All of my art is informed by Nature and Spirit. In my early works, I created ritual installations that evoked a sense of timelessness and magic. One of my most complex installations was created in response to the alarming numbers of extinct and endangered animal species on the planet.
DeCordova Sculpture Park and Museum at the Federal Reserve Bank, Boston MA
Yaddo, Saratoga Springs, NY,
In another installation I created (during an artist's residency) at Yaddo in Saratoga Springs, NY, I used a cornfield as my canvas. This installation was called, Autumn Ritual. My original idea was to build a labyrinth using the cornstalks in an 80' x 200' field on the Yaddo property. I intended to leave three life-sized corn dollies/goddesses in the center of the labyrinth. One morning I walked out to the cornfield to continue my work and found all the cornstalks had been cut down leaving only my three figures in the middle of the large field. I was forced to completely rethink my idea and decided to dig a forty-foot spiral ditch around the goddesses and fill it with 200 gallons of water. Since I was documenting the project with black and white photographs, I planned to photograph the goddesses and the spiral in the light of the full moon.
As I continued to work on the project, I realized that I was telling a story and that it would be necessary to sacrifice one of the goddesses. I dressed her in heart shapd leaves for the occasion. On the night of the full moon, several fellow artist residents and I came to the cornfield bearing costumes and torches. The torches cast a warm glow over the scene. We lit a ring of fire on the ground around the perimeter of the spiral. Then, we ignited one of the goddesses. She burned brightly for a brief instant and was gone. I photographed her as she burned. At dawn the following morning, I came once again to the cornfield and photographed her in the morning mist.
This installation, Autumn Ritual, was included in two books, one was This Way Daybreak Comes (Women's Values and the Future) by Annie Cheatham and Mary Clare Powell and other was The Reflowering of the Goddess by Gloria Feman Orenstein. (Please see my résumé for further information.)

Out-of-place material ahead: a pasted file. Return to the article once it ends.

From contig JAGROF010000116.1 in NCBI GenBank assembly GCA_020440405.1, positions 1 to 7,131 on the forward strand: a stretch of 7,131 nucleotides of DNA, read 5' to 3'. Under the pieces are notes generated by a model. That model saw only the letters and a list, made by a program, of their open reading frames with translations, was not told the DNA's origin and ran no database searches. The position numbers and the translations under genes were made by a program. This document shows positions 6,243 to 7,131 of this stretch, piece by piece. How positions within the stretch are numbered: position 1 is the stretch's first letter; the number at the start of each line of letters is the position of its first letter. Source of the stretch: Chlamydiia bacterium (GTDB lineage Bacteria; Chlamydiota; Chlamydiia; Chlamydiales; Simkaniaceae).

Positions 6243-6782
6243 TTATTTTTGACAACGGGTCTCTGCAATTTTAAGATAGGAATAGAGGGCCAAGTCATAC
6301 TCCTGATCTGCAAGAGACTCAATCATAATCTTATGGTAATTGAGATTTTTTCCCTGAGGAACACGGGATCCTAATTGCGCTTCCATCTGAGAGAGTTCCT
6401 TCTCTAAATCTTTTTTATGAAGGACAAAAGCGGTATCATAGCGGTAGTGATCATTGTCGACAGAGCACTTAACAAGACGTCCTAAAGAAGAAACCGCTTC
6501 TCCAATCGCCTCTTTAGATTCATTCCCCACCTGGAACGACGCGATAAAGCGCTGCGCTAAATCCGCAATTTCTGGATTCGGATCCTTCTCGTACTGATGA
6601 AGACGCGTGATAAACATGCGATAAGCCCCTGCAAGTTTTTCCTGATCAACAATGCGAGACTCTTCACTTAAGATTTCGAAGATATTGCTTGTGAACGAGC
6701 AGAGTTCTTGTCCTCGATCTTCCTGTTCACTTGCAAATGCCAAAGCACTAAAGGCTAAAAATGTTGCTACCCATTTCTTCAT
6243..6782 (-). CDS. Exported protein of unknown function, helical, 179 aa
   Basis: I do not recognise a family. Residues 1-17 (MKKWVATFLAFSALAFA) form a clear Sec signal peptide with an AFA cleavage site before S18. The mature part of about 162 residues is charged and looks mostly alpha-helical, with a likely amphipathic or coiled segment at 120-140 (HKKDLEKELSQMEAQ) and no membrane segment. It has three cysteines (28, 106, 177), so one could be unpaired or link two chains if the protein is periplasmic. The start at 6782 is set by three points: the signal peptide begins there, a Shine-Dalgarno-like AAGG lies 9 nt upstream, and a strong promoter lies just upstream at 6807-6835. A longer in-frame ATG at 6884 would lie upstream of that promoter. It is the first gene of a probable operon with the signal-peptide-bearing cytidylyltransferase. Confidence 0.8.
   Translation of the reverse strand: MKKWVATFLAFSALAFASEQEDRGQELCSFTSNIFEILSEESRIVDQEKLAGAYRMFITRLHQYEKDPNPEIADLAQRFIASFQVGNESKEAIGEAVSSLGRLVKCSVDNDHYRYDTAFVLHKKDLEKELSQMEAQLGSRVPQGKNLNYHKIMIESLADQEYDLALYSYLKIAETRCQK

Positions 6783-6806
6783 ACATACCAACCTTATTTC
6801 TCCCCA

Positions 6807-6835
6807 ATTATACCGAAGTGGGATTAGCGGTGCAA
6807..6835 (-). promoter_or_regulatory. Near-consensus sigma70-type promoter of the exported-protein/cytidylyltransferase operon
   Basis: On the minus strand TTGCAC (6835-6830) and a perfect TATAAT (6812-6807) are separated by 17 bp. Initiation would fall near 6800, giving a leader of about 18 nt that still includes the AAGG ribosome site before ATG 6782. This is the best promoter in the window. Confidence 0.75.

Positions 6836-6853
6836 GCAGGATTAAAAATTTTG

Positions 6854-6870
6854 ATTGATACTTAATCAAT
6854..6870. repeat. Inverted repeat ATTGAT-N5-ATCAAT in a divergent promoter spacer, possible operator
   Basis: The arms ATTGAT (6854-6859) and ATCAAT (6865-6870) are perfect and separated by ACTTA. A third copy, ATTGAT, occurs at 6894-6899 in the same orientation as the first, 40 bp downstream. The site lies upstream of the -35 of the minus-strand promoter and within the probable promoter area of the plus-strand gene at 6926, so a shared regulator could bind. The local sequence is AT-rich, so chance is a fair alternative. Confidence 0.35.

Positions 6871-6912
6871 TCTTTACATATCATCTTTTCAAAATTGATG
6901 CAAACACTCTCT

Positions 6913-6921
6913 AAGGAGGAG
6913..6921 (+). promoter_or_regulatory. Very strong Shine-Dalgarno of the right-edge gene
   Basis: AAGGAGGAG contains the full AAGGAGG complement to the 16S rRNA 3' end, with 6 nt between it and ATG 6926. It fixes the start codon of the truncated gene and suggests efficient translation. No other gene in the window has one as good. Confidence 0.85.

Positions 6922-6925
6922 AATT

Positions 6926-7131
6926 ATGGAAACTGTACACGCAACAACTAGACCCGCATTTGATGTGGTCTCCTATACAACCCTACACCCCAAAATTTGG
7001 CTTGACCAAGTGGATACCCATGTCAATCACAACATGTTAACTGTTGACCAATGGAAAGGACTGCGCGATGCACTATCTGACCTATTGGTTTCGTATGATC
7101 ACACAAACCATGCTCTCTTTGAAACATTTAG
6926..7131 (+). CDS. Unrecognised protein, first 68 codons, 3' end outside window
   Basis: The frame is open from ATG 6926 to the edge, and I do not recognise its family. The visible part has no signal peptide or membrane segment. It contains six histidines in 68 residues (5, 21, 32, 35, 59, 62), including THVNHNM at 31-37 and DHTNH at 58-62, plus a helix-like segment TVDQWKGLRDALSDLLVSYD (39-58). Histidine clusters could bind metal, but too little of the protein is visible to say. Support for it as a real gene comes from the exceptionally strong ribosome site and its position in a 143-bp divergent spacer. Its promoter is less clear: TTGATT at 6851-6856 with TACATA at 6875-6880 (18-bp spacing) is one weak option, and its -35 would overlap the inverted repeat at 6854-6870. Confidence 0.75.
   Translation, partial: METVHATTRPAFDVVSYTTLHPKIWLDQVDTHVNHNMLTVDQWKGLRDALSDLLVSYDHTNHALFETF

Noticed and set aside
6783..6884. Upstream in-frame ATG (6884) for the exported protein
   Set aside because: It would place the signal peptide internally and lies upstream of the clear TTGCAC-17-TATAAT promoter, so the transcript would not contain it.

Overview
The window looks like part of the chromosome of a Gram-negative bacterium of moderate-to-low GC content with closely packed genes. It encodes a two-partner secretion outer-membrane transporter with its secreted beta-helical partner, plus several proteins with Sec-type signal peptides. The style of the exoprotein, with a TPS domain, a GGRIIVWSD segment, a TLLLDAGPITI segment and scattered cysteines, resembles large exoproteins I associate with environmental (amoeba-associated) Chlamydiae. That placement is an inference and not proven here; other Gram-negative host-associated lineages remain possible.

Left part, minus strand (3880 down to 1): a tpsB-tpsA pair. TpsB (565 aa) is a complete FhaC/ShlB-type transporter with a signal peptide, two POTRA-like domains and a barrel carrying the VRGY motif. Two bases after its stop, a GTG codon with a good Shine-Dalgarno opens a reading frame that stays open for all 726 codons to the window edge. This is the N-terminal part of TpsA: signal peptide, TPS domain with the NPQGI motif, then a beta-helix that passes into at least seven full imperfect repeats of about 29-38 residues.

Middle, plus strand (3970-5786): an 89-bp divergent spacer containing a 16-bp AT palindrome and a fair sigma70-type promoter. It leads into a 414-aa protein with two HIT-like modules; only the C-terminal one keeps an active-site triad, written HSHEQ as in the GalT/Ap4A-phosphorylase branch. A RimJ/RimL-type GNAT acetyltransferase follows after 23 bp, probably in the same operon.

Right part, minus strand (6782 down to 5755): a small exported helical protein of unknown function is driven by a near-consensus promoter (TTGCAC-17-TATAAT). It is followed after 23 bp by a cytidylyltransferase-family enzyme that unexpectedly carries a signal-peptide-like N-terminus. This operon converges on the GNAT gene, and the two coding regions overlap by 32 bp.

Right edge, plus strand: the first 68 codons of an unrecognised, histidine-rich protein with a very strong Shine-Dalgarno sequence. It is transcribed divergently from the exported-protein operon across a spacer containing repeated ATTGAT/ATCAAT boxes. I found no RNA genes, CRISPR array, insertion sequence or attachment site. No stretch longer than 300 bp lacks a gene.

Ritual Series #8
Boston Visual Artist's Union, Boston MA
In my early installations, I was greatly influenced by ancient and so called " primitive" cultures that lived harmoniously with Nature. Those cultures inspired me to create mysterious, ritualistic installations incorporating fragile natural materials such as tree branches, vines, sand, bark, feathers, stones and dried pigments. I was concerned with creating a sense of place, an environment that evoked a feeling of timelessness, drama and mystery.
"Marsha Hewitt's large installation is abstract in the sense that a religious ceremony includes abstractions of aspects of real life.... The piece is about rough and smooth textures, about defining a space as something sacred and apart, but more than that, it is about ritual." - Christine Temin, Boston Globe, December 1987 regarding the exhibit, "Absolutely Abstract" exhibit at the Boston Visual Artist's Union, Boston, MA
telephone: (603) 381-4498 - firstname.lastname@example.org
© 2003-2019 - Marsha Hewitt - All Rights Reserved
|Flower Series - 1|
|Flower Series - 2|
|Flower Series - 3|
|Interleave Series - 1|
|Interleave series 2|
|Interleave Series - Seasons|
|Interleave Series - Early Works|
|Journeys of the Mind Series|
|Journeys of the Mind Series - Page 2|
|Journeys of the Mind Series - Early Works|
|Education & Academic Affiliations|
|Grants and Affiliations|